Berlin Film Festival: Top award goes to Italian prison documentary


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The Berlin International Film Festival handed out its awards Saturday, awarding the top prize, the Golden Bear, to ‘Caesar Must Die’ (“Cesare Deve Morire”) from octogenarian filmmaking brothers Paolo and Vittorio Taviani.

The crowd- and critic-pleasing scripted documentary follows inmates at a high-security prison in Rome as they rehearse for a public performance of Shakespeare’s “Julius Caesar.” Accepting their award, the Taviani brothers greeted and named their behind-bars stars by name, and gave thanks for “the sublime words of Shakespeare.” The filmmakers have previously won a Palme d´Or and the Grand Prix du Jury in Cannes, and have also been honored with a Golden Lion for Career Achievement at the Venice Film Festival.


“Csak a szél” (“Just The Wind”) by Bence Fliegauf won the Jury Grand Prize Silver Bear. The intense realist drama is inspired by an actual series of hate-crime murders in Hungary; the film also won two independent jury prizes, the Peace Film Award and the Amnesty International Film Prize.

This year’s jury, which included Jake Gyllenhaal, Charlotte Gainsbourg and Iranian director Asghar Farhadi, also took the unusual step of inventing a new prize for the occasion. “When there are so many films, and so few awards, there is sometimes an excellent film that doesn’t quite make the final selection. So strongly does the jury of the 62nd Berlinale feel about one such film that we have decided to award a special mention,” said Jury President Mike Leigh, presenting a Special Award Silver Bear to Ursula Meier for her film “L’enfant d’en haut” (‘Sister’). Set behind the scenes in a Swiss ski resort, the story focuses on a young boy who survives by stealing from well-off holiday-goers, supporting his sister, with whom he has a rather complicated relationship.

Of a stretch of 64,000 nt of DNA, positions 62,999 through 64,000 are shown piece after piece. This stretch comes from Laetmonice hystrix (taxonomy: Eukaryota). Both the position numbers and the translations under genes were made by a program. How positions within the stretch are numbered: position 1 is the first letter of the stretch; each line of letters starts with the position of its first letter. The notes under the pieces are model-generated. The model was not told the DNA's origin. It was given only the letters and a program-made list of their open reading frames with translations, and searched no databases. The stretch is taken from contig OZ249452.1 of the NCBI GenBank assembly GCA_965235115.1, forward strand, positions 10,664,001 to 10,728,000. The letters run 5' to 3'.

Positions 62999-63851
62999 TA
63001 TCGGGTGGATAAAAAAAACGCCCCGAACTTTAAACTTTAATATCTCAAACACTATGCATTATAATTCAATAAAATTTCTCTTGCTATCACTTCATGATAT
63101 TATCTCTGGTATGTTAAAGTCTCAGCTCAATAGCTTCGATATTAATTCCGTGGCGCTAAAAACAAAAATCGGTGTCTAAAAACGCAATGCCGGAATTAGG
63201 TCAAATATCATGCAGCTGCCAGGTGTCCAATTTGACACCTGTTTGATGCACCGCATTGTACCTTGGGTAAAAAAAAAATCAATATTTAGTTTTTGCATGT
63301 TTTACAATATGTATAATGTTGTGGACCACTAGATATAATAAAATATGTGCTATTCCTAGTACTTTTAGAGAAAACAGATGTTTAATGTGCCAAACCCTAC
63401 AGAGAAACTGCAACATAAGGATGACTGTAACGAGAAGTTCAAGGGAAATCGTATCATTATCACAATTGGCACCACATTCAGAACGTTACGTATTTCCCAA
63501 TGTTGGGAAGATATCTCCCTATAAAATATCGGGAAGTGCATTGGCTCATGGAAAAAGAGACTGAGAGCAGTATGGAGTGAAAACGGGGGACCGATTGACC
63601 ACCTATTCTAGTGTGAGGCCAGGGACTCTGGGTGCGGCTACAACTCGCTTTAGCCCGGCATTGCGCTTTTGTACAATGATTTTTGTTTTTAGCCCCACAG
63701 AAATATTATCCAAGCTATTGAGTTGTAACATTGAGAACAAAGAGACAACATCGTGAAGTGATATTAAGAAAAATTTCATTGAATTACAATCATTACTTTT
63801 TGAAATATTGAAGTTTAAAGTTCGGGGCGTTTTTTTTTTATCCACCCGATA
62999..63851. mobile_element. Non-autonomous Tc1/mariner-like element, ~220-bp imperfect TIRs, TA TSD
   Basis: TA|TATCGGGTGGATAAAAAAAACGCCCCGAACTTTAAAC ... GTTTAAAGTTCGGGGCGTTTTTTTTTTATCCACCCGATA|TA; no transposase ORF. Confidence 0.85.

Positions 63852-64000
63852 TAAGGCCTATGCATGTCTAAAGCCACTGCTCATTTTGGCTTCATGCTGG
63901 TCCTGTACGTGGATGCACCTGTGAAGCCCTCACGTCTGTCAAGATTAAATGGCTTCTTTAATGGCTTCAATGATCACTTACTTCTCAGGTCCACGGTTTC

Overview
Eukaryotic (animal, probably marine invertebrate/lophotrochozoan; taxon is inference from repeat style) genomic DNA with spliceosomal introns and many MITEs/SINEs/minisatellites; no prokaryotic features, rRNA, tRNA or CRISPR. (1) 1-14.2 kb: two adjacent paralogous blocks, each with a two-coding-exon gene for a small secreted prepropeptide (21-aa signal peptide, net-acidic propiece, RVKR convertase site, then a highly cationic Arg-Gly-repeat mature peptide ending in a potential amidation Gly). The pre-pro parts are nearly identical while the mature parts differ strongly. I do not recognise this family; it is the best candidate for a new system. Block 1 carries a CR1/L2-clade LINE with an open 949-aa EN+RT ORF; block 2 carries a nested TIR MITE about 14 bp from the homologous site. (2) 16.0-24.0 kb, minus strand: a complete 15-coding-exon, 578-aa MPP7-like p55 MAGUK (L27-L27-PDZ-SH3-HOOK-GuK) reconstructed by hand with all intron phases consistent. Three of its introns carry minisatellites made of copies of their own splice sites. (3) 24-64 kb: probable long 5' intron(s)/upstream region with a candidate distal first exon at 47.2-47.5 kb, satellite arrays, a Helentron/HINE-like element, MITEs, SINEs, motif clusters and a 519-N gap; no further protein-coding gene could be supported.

Germany’s Christian Petzold won a Silver Bear for best director for “Barbara.” Set in 1980s East Germany, the film is part thriller and part quiet personal drama.

This year’s Silver Bear for outstanding artistic contribution singled out cinematographer Lutz Reitemeier for his work on the Chinese film “Bai lu yuan” (“White Deer Plain”) directed by Wang Quan’an, which is full of golden landscapes of grain, and beautiful but desolate vistas.

“Tabu,” an unconventional black-and-white film from Portuguese director Miguel Gomes, received the Alfred Bauer Prize, awarded to a feature film that ‘broadens the horizons of the art of filmmaking.’ Gomes and countryman João Salaviza, whose film “Rafa” got the Golden Bear for Short Film, took their opportunity on stage to draw attention to what they see as a lack of support for the film industry in their country.

The Silver Bear for best script went to Nikolaj Arcel and Rasmus Heisterberg for “En Kongelig Affære” (“A Royal Affair”). Arcel also directed the historical Danish drama, which boasted fellow Dane Lars von Trier as an executive producer. One of the film’s stars, Mikkel Boe Følsgaard, took home the top acting prize for playing the immature and irresponsible King Christian VII.


Best actress kudos went to 15-year-old Rachel Mwanza for her performance as a child soldier in “Rebelle” (“War Witch”) from Canadian director Kim Nguyen. Mwanza lived on the street in Kinshasa in the Democratic Republic of Congo before being discovered by Nguyen and cast in his film, along with other amateur actors.

Many of the feted films have already picked up distributors for North America. Adopt Films acquired U.S. rights for “Caesar Must Die” and ‘Sister.’ Magnolia will bring “A Royal Affair” stateside.

Other prize-winning films include “The Great Rabbit” by Atsushi Wade, with a short film Silver Bear, “Kauwboy,” by Boudewijn Koole, which won for best first feature, a prize endowed by German film industry group GWFF. Earlier Saturday, “Kauwboy” also won a Crystal Bear from the Generations section, which focuses on films for young people. Other Crystal Bear winners include “Gattu” from Indian film director Rajan Khosa and the American independent film “Arcadia,” directed by Olivia Silver, which took home the top prize in the section for best feature.


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-- Susan Stone in Berlin